The law and these pollution projections also hinge on a massive buildout of what's known as ​"carbon capture"—the much-hyped but entirely unproven and unrealized technology that would capture emissions and bury them underground. Boosters of carbon capture assume (or at least want us to assume) that all the scheme needs to succeed is billions of dollars more in government subsidies, which the Inflation Reduction Act delivers. This is an odd argument, as the federal government has been massively subsidizing fledgling carbon capture projects for more than a decade already. The result so far has been zero success in cost-effectively capturing and disposing of climate emissions in any significant quantity.

What sounds good in theory—capturing pollution—is very different in practice. To date, the carbon capture industry exists almost exclusively to service the extraction and burning of more fossil fuels. In a process known as enhanced oil recovery, some captured gasses are being pumped into existing oil and gas wells in order to drive more product out of the ground—akin to the process behind fracking. As a result, carbon capture has contributed to a vicious cycle of fossil fuel dependence.

Which brings us to the matter of the so-called ​"side deal" negotiated by Democratic Sens. Joe Manchin (W.V.) and Chuck Schumer (N.Y.). Under the guise of ​"permitting reform," this deal intends to fast-track fossil fuel expansion, curtail public input and weaken regulatory oversight. The details are yet to be determined, but a draft outline of the bill (which could be attached to a must-pass annual spending measure in September) calls for the designation of at least five new massive fossil fuel infrastructure projects as being of ​"strategic national importance."

So even before the ink has dried on the Inflation Reduction Act, environmental and climate justice advocates are regrouping for the next battle. Given the explicit provisions of the IRA that bolster the fossil fuel industry, and the threat of more to come under the Manchin-Schumer ​"side deal," the climate movement has found itself with scarcely little to celebrate, and plenty more to fight.

© 2021 In These Times
Mitch Jones

Mitch Jones

Mitch Jones is the Managing Director of Policy at Food & Water Watch.

We've had enough. The 1% own and operate the corporate media. They are doing everything they can to defend the status quo, squash dissent and protect the wealthy and the powerful. The Common Dreams media model is different. We cover the news that matters to the 99%. Our mission? To inform. To inspire. To ignite change for the common good. How? Nonprofit. Independent. Reader-supported. Free to read. Free to republish. Free to share. With no advertising. No paywalls. No selling of your data. Thousands of small donations fund our newsroom and allow us to continue publishing. Can you chip in? We can't do it without you. Thank you.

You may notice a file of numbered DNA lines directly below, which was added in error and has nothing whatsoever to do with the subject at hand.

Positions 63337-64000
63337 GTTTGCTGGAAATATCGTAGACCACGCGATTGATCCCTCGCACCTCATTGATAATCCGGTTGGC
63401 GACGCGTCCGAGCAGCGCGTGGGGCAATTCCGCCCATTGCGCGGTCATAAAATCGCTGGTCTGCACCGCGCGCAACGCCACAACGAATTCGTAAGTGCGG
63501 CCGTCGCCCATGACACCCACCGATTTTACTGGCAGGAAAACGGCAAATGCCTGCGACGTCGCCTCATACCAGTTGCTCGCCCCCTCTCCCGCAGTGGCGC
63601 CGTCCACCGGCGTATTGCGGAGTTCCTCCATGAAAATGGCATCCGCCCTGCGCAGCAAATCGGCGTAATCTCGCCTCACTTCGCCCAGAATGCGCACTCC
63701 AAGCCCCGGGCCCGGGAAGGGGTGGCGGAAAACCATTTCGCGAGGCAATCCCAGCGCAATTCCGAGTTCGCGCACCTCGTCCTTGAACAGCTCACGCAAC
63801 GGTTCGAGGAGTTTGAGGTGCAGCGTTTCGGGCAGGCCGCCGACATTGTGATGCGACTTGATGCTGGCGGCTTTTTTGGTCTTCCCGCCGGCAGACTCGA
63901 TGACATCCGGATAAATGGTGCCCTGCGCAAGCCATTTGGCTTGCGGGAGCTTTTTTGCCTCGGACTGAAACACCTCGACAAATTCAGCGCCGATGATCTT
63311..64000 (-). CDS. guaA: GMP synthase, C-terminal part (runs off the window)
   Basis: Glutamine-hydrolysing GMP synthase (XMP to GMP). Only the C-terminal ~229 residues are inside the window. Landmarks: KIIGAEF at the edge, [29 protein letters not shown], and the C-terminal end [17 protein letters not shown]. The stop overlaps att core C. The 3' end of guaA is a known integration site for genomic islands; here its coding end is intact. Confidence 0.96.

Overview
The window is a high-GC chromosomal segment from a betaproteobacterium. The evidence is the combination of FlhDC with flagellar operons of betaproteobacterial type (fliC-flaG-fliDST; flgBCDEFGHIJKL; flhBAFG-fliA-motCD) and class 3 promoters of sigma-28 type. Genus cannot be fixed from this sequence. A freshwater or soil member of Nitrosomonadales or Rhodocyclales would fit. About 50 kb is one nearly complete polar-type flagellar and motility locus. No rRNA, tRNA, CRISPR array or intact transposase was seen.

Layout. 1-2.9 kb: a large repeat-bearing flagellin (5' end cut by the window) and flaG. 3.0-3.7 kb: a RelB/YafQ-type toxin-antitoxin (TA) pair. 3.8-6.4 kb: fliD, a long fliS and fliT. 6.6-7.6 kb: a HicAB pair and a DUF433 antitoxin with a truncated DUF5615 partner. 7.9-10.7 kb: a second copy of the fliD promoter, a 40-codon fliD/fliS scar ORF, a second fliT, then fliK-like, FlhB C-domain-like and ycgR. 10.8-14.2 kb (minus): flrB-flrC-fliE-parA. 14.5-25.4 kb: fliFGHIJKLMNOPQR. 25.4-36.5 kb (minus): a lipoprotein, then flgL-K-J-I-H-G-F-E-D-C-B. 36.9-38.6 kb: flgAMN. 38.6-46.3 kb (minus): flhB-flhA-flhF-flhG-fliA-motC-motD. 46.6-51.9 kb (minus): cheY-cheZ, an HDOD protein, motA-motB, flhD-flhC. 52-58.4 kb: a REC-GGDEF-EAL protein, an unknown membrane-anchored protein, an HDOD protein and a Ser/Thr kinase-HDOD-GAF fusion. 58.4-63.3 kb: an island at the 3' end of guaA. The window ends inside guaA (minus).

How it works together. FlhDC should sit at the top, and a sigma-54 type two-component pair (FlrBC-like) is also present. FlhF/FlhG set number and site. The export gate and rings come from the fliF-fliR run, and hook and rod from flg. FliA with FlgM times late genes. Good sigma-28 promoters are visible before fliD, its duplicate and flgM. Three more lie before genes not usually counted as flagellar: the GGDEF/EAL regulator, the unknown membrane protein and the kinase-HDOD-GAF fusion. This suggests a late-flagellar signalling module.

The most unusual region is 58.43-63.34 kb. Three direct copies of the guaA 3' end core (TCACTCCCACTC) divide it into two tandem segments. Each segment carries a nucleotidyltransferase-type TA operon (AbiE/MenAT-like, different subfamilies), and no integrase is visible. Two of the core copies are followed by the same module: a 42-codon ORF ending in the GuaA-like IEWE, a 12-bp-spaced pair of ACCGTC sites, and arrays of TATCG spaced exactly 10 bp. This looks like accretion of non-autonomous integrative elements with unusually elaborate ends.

'Incredible': Omar and Khanna Staffers Join Levin's Office in Unionizing

"It is long past time the United States Congress became a unionized workplace, and that includes my own staff," said Rep. Ilhan Omar. "I am proud of all the people on my team who have played a leading role in the staff unionization effort. Solidarity forever."

Jessica Corbett ·

Destructive Hurricanes Fuel Calls for Biden to Declare Climate Emergency

"Mother Nature is not waiting for the president or Congress to declare a climate emergency. She's showing us in real-time here in the United States—with wildfires, floods, heatwaves, hurricanes, and drought."

Jessica Corbett ·

Spain Approves 'Solidarity' Tax to Make Nation's Top 0.1% Pay a Fairer Share

The country's finance minister said that looming changes are bound to make the tax code "more progressive, efficient, fair, and also enough to guarantee social justice and economic efficiency."

Kenny Stancil ·

'Time to Take to the Streets': Working Class Hold 'Enough Is Enough' Rallies Across UK

"Does a CEO need an extra zero at the end of their salary—or should nurses, posties, and teachers be able to heat their homes?" said one supporter ahead of the #EnoughIsEnough National Day of Action.

Julia Conley ·

Ukraine Responds to Putin Annexations With Fast-Track NATO Application

Lamenting the lack of any progress toward a diplomatic settlement, one anti-war campaigner asked: "Will the world stand idly by as we careen towards nuclear apocalypse?"

Jake Johnson ·

Common Dreams Logo